long ago we considered children who were tanned from
playing in the hot summer sun "healthy" and children who
were pale from too much time indoors "sickly". We are now aware that
those "healthy" children are at risk of developing skin and other cancers later in life
because a child's skin is extremely sensitive to the sun's ultraviolet rays.
Not only are children affected by the sunlight but also by the heat
emitted by the sun. On a hot
sunny day, children lose body fluid very quickly and
become dehydrated or develop heat stroke.
To reduce injuries caused by heat and sun remember:
* The sun's rays are strongest between 10:00 a.m.
and 3:00 p.m.,
therefore, limit outside play during these times.
Schedule outdoor activities for early morning or late afternoon.
* Apply sun block lotion to skin 30 minutes before
sun exposure with an SPF (Sun Protection Factor) of at least 15.
* Protection is needed on hot days, cloudy days as
well as sunny days.
* Don't forget to apply sun block lotion on children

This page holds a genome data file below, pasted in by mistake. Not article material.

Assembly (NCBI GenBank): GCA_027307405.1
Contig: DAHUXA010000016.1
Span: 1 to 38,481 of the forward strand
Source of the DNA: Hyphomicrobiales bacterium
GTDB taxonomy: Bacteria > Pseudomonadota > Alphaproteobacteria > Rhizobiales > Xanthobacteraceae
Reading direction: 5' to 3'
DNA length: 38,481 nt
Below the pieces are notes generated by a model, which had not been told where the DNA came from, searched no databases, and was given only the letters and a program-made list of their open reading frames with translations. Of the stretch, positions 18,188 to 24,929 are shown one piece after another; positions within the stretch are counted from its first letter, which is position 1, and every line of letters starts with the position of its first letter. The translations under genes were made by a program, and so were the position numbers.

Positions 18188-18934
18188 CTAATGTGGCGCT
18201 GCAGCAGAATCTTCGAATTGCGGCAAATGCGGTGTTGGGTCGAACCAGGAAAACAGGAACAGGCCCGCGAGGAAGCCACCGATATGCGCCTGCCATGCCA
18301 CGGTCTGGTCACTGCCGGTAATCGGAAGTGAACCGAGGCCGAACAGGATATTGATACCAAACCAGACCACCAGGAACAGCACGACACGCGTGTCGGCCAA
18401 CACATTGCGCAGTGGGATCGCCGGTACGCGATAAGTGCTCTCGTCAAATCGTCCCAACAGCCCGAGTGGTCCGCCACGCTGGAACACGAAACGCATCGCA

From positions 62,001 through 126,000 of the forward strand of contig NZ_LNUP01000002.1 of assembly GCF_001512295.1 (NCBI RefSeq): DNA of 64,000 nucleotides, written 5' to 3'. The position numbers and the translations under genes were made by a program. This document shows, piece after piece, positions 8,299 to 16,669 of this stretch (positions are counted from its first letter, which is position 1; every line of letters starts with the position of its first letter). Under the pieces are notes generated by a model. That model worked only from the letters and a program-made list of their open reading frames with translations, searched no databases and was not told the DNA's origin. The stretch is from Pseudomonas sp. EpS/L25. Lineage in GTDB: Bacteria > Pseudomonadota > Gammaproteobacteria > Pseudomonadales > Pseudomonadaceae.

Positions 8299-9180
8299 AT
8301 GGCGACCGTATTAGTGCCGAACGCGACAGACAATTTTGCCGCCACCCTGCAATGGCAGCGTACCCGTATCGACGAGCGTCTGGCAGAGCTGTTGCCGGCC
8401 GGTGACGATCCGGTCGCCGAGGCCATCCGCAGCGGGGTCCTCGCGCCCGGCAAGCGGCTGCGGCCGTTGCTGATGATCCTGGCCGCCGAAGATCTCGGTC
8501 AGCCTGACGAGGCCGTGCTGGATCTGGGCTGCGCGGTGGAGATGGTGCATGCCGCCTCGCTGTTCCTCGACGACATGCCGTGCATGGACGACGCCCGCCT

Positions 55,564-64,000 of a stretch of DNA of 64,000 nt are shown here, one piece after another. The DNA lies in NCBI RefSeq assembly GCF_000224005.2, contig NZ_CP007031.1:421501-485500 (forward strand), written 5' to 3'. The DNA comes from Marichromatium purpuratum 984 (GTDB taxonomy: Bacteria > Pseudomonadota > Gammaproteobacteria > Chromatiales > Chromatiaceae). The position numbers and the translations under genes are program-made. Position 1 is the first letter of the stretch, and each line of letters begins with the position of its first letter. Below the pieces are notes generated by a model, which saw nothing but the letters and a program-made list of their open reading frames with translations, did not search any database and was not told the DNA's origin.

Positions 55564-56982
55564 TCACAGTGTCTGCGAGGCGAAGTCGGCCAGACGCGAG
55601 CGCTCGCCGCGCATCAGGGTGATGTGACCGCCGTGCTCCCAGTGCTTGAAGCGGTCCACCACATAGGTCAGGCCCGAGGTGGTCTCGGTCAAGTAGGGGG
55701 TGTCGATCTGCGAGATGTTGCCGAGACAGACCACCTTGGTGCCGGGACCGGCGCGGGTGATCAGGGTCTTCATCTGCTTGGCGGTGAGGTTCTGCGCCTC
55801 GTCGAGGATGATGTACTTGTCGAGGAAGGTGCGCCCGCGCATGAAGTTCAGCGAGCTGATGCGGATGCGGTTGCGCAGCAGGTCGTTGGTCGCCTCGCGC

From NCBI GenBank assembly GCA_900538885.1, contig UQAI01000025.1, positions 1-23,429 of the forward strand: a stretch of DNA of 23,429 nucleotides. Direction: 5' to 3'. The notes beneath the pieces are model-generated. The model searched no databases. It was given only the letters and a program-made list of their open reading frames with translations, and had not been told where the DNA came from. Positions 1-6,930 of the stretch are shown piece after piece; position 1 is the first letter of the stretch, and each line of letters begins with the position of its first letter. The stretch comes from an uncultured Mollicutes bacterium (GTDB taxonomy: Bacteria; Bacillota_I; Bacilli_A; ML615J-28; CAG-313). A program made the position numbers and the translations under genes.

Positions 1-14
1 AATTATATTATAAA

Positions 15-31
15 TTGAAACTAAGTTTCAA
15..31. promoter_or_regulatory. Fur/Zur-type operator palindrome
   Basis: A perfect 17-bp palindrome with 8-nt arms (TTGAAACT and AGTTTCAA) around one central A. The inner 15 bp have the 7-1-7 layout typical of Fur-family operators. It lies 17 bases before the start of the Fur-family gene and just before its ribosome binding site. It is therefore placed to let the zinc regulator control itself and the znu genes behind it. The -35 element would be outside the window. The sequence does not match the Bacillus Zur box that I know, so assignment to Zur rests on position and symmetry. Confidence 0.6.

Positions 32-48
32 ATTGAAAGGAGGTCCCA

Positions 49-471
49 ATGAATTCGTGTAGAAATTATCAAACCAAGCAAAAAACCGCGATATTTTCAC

who play under
sprinklers or in wading or swimming pools. Wet skin
allows more ultraviolet rays to penetrate than dry skin.
* Although the shade of umbrellas and trees is a
nice escape from the sun's rays, they do not provide reliable protection
against the sun's rays.
* Fair skinned children with light eyes are most
susceptible to the effects of the sun's rays.
* Avoid exposing children less than 6 months to
strong sunlight using a sunshade or parasol on strollers or carriages. (Do
not use sunscreen on infants less than 6 months unless approved by the
* Dress children lightly in hot weather and be aware
of overheating children in strollers or carriages. * Provide children with
extra fluids in hot weather.
* Limit outdoor activities to no more than 30
minutes at a stretch during very hot or humid days * Have children wear
protective clothing such as hats, sun visors, lightweight long-sleeved shirts